His cultural program “Sa Kapoporoan” (in the islands) became a favorite of many and a channel of communication with island communities.

How “Sinika” was born

While preparing for his weekend program one day, Lanzanas called his young children Ela, Jericho and Kim (Picolo, the youngest was still a baby) to gather around him and asked them to sing with him old Cuyonin songs (“King King Anay Wa-wa”, “Tarinting”, “Layang Pasyak”) and other children songs.

The result was instantly electric. Lanzanas discovered inherent musicality in his children and the sessions would frequent to include another group of talented kids, his children’s friends: Lua, Corinne, Quddos and Anis from the Timbancaya-Padilla clan. They formed the first “Sinika” group.

Lanzanas’ personal advocacy expanded beyond Palawan shores. He became a music teacher, taught talented employees wherever he was employed to sing regional folk music of Luzon, including those of Ilocos, Cagayan Valley, Baguio, Bicol, Mindoro, Romblon and Masbate.

But closer to his heart was singing popular island folk songs. His talent also brought him to many parts of Asia and the world, most recently in Brunei Darusalam, (ASEAN Forum, January 2002), Malacca, Malaysia, (Drum Festival, March 2006), Yangoon, Myanmar, (ASEAN Cultural Fair, September 29 – October 3, 2014).

Japan featured Lanzanas’ “Sinika” extensively with 4 episodes on NHK TV in 1996 for its cultural and environmental mission. His song “Basura” (“Gomi”) was translated to Nippongo and other foreign languages) by the same network so it can be used globally to educate people about proper garbage disposal.

Another important chapter in his music advocacy was being part of Palawan Integrated Area Development Project Office. Funded by the European Economic Community, the group was tasked to teach environmental subjects to different tribal groups – the Palawán, Tagbanua, Bataks and the island communities.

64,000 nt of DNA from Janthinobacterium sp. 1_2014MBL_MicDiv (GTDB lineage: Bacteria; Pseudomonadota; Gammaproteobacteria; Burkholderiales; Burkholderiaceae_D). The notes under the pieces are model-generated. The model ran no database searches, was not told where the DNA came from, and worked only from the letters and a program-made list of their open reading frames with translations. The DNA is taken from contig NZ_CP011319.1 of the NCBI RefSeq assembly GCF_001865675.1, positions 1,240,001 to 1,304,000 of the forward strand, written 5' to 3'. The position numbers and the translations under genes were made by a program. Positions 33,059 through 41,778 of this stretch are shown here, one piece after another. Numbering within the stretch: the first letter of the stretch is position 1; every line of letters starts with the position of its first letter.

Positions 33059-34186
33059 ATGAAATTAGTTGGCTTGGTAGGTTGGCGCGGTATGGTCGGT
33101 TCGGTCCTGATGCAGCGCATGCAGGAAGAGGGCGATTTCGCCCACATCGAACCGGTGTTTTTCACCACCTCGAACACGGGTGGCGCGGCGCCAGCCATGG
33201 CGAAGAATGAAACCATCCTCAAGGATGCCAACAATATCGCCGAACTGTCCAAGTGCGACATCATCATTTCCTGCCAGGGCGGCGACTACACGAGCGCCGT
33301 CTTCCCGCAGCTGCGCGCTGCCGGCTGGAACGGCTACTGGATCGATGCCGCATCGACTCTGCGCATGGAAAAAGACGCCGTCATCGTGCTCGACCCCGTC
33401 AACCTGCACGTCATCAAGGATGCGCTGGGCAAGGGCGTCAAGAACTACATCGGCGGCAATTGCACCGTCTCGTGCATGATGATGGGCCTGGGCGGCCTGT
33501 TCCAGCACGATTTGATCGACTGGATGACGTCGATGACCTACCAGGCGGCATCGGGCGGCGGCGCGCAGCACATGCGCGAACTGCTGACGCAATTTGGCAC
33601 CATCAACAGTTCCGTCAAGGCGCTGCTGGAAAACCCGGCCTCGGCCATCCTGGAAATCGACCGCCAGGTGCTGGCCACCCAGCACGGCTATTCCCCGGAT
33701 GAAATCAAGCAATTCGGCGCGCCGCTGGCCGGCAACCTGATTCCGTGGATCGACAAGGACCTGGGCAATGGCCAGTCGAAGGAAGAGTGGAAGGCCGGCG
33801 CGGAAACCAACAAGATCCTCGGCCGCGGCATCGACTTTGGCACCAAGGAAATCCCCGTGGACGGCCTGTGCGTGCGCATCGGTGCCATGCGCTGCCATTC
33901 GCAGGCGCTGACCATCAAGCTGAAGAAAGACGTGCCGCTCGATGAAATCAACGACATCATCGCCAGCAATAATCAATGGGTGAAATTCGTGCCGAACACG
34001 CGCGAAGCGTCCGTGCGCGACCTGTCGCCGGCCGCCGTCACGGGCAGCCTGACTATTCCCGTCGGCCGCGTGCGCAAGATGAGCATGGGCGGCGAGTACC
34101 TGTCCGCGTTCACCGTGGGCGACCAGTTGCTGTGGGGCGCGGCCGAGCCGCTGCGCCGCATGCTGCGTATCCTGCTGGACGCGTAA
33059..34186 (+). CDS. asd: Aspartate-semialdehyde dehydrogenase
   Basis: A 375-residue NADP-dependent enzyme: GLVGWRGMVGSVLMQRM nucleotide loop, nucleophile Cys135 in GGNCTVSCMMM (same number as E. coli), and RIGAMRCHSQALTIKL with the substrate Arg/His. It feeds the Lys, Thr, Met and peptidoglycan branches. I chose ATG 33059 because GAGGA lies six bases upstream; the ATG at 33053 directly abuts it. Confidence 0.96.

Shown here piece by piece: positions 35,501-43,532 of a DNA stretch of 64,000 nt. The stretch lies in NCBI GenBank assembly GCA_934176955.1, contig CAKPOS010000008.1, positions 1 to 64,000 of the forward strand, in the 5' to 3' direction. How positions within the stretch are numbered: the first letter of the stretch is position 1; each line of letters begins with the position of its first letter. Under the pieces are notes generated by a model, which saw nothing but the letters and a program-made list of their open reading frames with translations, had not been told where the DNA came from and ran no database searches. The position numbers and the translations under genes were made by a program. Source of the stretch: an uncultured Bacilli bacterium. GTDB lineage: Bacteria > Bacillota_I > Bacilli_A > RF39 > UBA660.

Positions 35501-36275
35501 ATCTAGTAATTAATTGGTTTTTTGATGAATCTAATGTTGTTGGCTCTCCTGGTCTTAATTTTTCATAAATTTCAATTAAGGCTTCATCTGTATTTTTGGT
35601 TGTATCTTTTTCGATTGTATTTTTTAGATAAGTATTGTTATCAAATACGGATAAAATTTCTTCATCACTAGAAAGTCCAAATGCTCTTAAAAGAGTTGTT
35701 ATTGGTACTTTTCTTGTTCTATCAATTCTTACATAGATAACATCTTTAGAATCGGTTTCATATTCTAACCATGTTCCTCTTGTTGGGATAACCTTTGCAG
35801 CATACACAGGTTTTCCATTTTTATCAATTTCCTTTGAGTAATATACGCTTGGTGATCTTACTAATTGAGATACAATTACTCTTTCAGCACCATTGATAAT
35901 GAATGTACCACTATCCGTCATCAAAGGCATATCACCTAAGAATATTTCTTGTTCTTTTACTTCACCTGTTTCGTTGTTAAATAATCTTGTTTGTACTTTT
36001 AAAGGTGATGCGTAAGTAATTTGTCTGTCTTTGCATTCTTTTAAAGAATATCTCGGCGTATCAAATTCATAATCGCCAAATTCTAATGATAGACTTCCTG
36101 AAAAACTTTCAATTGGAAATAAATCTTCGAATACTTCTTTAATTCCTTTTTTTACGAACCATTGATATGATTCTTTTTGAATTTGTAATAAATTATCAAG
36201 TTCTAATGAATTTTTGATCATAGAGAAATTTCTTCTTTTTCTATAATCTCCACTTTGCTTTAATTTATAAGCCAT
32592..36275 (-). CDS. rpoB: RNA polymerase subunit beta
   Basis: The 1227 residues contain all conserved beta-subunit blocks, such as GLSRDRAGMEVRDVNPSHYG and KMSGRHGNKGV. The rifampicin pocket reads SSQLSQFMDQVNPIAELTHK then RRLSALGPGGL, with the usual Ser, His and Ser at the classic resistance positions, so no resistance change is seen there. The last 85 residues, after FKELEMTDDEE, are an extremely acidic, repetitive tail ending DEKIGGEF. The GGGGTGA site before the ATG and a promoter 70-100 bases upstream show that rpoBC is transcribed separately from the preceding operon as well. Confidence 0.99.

“Music was my chosen media and I started to compose songs with different environmental themes and format,“ Lanzanas recalls.

“Salamat Inang Kalikasan” was a Palawán inspired thanksgiving song using the Kudyapi, the two-stringed sitar of the Palawán tribe, “Mr. Pera”, was a humorous song about greedy businessmen that exploited local natural resources.

While part of PIADPO, Lanzanas composed the music theme of a tree-planting program “Pista Y Ang Kageban”. Today, it is a vibrant, colorful, fun-filled full-blown annual festival celebrated in the verdant mountains of Barangay Irawan, the watershed of Puerto Princesa City.

Born sixty-five years ago in a remote southern Palawan town (Brooke’s Point), Lanzanas seemed to have taken his talent from his parents who are likewise musically and arts inclined. Both highly respected educators in the province, his parents Santos and Loreto wrote the “Grand Palawan March”, eventually becoming the official provincial hymn.

Lanzanas grew up in Puerto Princesa. His mother taught at Puerto Princesa Pilot Elementary School while his father was Division Superintendent of Schools for the entire province during the 60s.

He credits Joey Ayala for bringing “Sinika” to Manila in 1995 to perform with him in an international tourism forum sponsored by Philippine Tourism Authority and some of his most important concerts.

Throughout his musical career in espousing Philippine native music, Lanzanas has done research and study on ethnic arts and island music, wrote and composed songs with cultural and environmental themes, infused tribal instruments with island music, created outreach programs to distant communities and a lot more.

Presently in town, Lanzanas is focusing on El Nido, introducing and teaching school children in different barangays how to play the “Tipano” and developing a guidebook on how to play it.